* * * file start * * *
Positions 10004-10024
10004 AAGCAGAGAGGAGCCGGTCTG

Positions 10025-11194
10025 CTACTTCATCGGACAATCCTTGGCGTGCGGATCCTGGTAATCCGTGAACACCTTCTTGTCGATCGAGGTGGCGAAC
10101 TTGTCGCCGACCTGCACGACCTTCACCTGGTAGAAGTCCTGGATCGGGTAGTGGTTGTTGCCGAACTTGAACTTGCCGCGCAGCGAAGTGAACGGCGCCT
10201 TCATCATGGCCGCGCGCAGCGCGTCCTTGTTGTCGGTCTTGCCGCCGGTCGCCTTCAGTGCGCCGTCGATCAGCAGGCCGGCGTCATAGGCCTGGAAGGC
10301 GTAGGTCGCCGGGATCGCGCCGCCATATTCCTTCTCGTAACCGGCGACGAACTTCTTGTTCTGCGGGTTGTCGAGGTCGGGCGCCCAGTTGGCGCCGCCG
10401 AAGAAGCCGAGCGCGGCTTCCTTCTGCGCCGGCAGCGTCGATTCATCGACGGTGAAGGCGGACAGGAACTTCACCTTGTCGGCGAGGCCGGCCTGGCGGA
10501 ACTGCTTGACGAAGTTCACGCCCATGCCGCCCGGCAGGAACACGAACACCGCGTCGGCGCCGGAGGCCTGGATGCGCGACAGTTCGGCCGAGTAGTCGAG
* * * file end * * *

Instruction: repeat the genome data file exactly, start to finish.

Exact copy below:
Positions 10004-10024
10004 AAGCAGAGAGGAGCCGGTCTG

Positions 10025-11194
10025 CTACTTCATCGGACAATCCTTGGCGTGCGGATCCTGGTAATCCGTGAACACCTTCTTGTCGATCGAGGTGGCGAAC
10101 TTGTCGCCGACCTGCACGACCTTCACCTGGTAGAAGTCCTGGATCGGGTAGTGGTTGTTGCCGAACTTGAACTTGCCGCGCAGCGAAGTGAACGGCGCCT
10201 TCATCATGGCCGCGCGCAGCGCGTCCTTGTTGTCGGTCTTGCCGCCGGTCGCCTTCAGTGCGCCGTCGATCAGCAGGCCGGCGTCATAGGCCTGGAAGGC
10301 GTAGGTCGCCGGGATCGCGCCGCCATATTCCTTCTCGTAACCGGCGACGAACTTCTTGTTCTGCGGGTTGTCGAGGTCGGGCGCCCAGTTGGCGCCGCCG
10401 AAGAAGCCGAGCGCGGCTTCCTTCTGCGCCGGCAGCGTCGATTCATCGACGGTGAAGGCGGACAGGAACTTCACCTTGTCGGCGAGGCCGGCCTGGCGGA
10501 ACTGCTTGACGAAGTTCACGCCCATGCCGCCCGGCAGGAACACGAACACCGCGTCGGCGCCGGAGGCCTGGATGCGCGACAGTTCGGCCGAGTAGTCGAG